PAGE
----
I will write a lot about PopcornFlow, a method that I created and refined throughout the last couple of years to introduce, accelerate and sustain continuous evolution through rapid experimentation.
(If you care about some background, you may want to read the second part of my interview at InfoQ).
“If change is hard, make it continuous.”
This is one of the core, perhaps most radical and counter-intuitive principles that guide PopcornFlow.
But it is quite simple really.
If I talk to people with a software development background, I like to draw parallels with what we learned with continuous integration & delivery.
In the good old days, when software integration only happened at the end (often after developing code for six months, a year or more), it was a blood bath.
Then someone thought: “If integration is painful, perhaps we should do it more often”.
So we tried.
Once a month at first, then once a week. Nightly builds become more common.
Then continuous integration became mainstream.
Today, the widely accepted notion is that by integrating software more often, you can detect and remove errors quickly.
Change is no different. If hard, make it small, frequent, traceable, and safe.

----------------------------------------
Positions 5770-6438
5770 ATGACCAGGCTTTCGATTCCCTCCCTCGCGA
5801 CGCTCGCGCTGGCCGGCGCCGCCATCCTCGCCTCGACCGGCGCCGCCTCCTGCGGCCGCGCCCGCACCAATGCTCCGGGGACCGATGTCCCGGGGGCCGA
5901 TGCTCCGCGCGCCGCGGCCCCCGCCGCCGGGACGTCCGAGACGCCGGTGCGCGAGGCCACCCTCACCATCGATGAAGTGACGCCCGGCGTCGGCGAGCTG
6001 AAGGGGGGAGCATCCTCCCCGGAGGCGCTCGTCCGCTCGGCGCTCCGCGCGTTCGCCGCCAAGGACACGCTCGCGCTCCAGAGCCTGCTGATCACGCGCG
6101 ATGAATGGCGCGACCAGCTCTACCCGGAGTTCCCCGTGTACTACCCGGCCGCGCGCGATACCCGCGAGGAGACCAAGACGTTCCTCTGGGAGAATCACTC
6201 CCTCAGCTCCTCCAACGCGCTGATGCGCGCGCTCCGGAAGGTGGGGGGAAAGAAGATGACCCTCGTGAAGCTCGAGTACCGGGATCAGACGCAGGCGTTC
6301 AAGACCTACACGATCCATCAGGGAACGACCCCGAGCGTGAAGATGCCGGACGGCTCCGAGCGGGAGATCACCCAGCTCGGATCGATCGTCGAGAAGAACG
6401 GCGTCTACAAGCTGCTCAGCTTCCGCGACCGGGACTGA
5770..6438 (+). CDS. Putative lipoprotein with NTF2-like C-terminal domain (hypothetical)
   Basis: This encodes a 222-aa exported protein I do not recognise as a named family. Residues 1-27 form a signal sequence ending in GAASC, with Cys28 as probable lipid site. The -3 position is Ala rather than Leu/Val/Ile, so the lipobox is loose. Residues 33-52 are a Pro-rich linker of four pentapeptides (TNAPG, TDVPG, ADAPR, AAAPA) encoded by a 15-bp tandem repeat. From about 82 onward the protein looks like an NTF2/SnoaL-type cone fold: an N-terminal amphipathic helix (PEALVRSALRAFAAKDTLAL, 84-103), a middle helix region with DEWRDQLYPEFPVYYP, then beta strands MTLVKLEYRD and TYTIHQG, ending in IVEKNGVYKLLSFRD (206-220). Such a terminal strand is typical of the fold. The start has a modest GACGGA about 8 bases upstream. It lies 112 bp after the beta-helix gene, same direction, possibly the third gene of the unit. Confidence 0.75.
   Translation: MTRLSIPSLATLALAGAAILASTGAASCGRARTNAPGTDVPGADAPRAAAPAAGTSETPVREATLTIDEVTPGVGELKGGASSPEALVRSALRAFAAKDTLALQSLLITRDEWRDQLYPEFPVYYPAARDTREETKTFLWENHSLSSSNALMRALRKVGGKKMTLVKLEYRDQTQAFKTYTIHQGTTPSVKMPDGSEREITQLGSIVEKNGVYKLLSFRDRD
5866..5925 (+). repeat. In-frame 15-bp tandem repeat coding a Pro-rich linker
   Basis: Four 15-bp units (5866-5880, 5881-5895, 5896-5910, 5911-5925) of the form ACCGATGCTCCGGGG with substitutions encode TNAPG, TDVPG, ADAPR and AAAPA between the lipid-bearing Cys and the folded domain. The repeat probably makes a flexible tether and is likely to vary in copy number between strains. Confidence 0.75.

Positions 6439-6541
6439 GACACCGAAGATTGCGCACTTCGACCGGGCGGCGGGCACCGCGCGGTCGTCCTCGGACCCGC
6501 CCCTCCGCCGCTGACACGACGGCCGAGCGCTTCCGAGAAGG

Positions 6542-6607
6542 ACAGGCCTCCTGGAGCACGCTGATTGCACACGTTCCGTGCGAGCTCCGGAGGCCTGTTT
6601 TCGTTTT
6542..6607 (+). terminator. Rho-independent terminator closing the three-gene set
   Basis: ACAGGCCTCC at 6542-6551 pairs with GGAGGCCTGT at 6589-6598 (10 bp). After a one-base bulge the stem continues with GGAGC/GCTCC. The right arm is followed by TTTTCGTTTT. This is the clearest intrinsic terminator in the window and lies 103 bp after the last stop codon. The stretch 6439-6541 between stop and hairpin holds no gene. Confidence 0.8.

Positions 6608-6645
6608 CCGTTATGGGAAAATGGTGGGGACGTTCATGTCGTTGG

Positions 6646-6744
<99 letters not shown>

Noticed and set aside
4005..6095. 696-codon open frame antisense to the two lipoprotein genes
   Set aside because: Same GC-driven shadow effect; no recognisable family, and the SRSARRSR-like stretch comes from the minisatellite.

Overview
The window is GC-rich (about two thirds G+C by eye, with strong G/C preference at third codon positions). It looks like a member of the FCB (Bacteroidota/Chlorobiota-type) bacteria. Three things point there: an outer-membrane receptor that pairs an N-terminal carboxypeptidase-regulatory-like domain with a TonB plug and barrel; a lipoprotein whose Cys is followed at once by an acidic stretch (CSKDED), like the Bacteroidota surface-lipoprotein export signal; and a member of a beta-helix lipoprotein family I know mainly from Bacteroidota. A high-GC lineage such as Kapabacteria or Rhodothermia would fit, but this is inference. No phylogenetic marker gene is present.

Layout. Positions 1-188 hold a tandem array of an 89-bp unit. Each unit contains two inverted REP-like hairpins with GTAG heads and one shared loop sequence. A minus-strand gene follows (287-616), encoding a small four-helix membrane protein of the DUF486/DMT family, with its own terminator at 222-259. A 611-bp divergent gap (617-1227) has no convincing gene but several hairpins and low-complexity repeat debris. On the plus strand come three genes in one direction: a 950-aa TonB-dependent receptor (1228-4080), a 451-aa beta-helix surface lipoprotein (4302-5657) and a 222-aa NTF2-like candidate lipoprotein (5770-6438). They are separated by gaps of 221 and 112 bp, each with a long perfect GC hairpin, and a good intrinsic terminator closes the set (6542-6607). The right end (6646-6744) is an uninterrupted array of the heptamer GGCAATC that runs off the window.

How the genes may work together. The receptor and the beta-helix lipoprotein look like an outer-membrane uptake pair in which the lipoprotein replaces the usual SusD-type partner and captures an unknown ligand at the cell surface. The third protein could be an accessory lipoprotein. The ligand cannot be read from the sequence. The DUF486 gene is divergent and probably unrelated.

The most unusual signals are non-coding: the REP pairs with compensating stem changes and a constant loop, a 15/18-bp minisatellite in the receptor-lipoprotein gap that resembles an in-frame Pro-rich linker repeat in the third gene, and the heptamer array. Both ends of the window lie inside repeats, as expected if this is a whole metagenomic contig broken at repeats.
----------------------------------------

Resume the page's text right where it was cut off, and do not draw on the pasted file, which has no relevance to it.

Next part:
At a conference last week, I heard a keynote speaker, a change manager from a well-known consultancy firm, supporting the common practice of “motivating” people by tying the client’s staff bonuses to the outcome of their change initiatives.
The way I see it, when change is BIG (and imposed), there is a huge chance you’ll face a big fat “resistance” to it. So, companies quickly run out of options and resort to bribing people with organisational cancer-inducing extrinsic motivators.
It’s a dirty and dangerous hack at best. Research shows that it has negative medium-long term effects in the performance of knowledge workers.
PopcornFlow takes a different path. Involves people directly, it makes change small. It addresses or even eliminates the natural “reaction” to change by facilitating the co-design of safe experiments.
Whatever the method, if you tap into intrinsic motivators such as autonomy, mastery, and purpose, you’ll unleash incredible human potential.
P.S.: I use continuous integration as a parallel, but is there some other example that could work as well? Specifically, I’m looking for examples outside the software industry. Thoughts?
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Claudio have a look at Zara’s model.
Apparently they have new dresses out every other week after rapid feedback from customers.
Yeah, with that kind of evolution is not a surprise that Zara has been so successful over the years.
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